With Christmas now a distant memory, the North East braced itself for the first gig of the year at the O2 Academy Newcastle.

With a capacity crowd in attendance, it’s fair to say that not everyone will have left the show with their Dry January vows intact or New Year’s Resolutions for that matter.

Whilst the critics cast their opinions on the breakout bands of 2020, we can’t go any further without reflecting on what an incredible year 2019 was for Fontaines DC. With a critically acclaimed album that was praised by the press as well as nominated for a Mercury Prize, the group rounded out the year with a sold-out UK tour which is tonight reprised on Tyneside.

This evening the Geordies are looking to blow off some steam from a week that saw many return to work. And following an impressive support set from fellow countrymen Melts, the room at fever pitch as the Fontaines intro tape rolls. It starts to feel like a Friday night in Temple Bar. The crowd a mix of youthful new music lovers and old school punk rockers.

Like the sounds of rolling thunder, the five-piece erupts onto the stage with ‘Hurricane Laughter’. With its hypnotic rhythms, the Newcastle crowd is immediately under the band’s spell. This, in turn, is followed in quick succession by both ‘Chequeless Reckless’ and ‘Sha Sha Sha’.

This evening’s setlist centres on debut album Dogrel, with all eleven tracks from the record featuring in Fontaines DC’s roughly hour-long set. The band slow things down momentarily with ‘The Lotts’ and the psychedelic garage rocker ‘Lucid Dream’.

The five-piece adopts a no messing approach towards tonight’s performance, with little room for pause between each song. Throughout the set frontman Grian Chatten very rarely addresses the audience, tonight the band lets their music do the talking. The atmospheric yet moody backlighting and frantic strobes perfectly add to the overall mood of the occasion.

The Geordie faithful lose themselves to the sounds of ‘TV Screens’, which proves to be a real favourite in tonight’s thirteen song setlist. The bass-heavy groove of this track in particular has a nostalgic sound that is reminiscent in places to Joy Division.

From mid-set it’s back to back crowd-pleasers including the rhythm-heavy ‘Hero’s Death’, the infectious and somewhat trippy ‘Roy’s Tune’ along with ‘Too Real’. There is a rawness to the latter that you don’t often hear these days. The feedback inducing guitar riffs on this track, in particular, are very effective.

Latest single ‘Liberty Belle’ with its short sharp drum groove and catchy hooks has the fans hanging on every word of the chorus.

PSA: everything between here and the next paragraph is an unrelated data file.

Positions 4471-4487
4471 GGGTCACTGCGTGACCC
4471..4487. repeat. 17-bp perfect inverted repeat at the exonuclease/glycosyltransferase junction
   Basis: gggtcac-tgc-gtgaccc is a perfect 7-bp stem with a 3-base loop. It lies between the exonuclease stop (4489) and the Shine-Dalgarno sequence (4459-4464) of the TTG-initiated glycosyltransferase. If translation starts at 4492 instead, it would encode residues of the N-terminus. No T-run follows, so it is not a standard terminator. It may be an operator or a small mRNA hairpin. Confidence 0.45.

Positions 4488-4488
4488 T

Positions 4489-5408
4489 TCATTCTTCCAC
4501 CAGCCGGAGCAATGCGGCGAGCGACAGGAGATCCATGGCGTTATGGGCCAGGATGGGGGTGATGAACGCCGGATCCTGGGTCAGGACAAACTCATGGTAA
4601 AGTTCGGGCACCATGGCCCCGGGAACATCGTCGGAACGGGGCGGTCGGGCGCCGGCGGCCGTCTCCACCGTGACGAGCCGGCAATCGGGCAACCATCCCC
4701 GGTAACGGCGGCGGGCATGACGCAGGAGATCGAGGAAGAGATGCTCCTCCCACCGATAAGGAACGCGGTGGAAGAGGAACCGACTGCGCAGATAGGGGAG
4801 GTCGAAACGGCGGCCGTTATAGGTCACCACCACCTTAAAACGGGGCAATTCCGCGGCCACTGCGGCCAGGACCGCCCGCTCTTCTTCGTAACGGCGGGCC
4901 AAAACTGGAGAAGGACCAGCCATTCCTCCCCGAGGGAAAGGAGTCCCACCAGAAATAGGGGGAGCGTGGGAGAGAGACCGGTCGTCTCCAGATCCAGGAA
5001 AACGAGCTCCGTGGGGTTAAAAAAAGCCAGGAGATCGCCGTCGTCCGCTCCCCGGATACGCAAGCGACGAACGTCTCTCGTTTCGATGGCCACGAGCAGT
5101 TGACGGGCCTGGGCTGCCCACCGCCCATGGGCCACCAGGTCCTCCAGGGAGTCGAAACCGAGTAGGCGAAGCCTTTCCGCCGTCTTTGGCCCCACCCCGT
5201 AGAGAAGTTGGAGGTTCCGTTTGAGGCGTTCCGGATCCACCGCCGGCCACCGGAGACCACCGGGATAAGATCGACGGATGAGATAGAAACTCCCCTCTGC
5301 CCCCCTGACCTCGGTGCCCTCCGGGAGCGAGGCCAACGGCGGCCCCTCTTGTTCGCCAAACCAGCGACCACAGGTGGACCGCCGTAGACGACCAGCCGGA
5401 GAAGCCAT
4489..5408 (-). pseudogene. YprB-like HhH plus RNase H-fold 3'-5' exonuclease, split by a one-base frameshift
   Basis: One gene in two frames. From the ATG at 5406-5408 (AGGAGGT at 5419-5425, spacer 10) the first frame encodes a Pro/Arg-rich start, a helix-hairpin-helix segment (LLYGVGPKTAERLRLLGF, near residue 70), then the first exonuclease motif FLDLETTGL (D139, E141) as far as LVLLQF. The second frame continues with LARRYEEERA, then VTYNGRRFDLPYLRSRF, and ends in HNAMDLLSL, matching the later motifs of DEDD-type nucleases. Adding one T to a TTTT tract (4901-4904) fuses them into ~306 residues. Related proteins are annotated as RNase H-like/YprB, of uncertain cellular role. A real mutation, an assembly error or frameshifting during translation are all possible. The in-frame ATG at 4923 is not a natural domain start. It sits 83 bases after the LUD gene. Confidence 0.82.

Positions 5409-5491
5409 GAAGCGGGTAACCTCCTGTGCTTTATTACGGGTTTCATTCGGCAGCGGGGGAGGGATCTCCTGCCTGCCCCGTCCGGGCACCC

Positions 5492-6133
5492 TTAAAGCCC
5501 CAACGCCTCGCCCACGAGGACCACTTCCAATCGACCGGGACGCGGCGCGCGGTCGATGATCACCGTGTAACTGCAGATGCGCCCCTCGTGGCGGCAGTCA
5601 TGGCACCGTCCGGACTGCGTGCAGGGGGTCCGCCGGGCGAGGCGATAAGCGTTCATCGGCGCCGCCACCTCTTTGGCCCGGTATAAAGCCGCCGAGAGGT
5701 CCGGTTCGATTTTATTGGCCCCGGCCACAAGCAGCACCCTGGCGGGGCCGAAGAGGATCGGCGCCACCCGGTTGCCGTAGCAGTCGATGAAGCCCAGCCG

This evening the Irish outfit plays straight through their hour-long set, without an encore. And as they head into the final strides of their performance they unleash the anthemic ‘Boys In the Better Land’. Frontman Chatten is confidently poised behind his mic stand with much swagger whilst frantically beating on his trusty tambourine.

Patriotic emerald lighting fills the stage as the DC’s pay homage to their homeland with the beautiful Celtic tinged ballad ‘Dublin City Sky’.

Fontaines DC has all the characteristics of a band destined for the top. They’ve got the attitude, the stage presence, the songs and the following – they are the complete package. The final track of the night seems like a mission statement or a mantra for the group as all in attendance would certainly agree that these Irish post-punks are going to be ‘Big’.

About The Author

Adam Kennedy is an experienced music photographer based in northeast England. He has been shooting concerts for several years, predominantly with the band Vintage Trouble. In 2013, he was one of their tour photographers, covering the UK and Ireland tour including the headline shows and as opening act for The Who. As an accomplished concert photographer, Adam's work has been featured in print such as, Classic Rock Blues Magazine, Guitarist Magazine, Blues in Britain magazine, broadcast on the MDA Telethon on ABC Television in the US, used in billboard advertising for Renaissance Hotels in the US, and featured online via music blogs such as Uber Rock and Guitar Planet. He is also the official photographer at Newcastle Rock and Blues Club.

Related Posts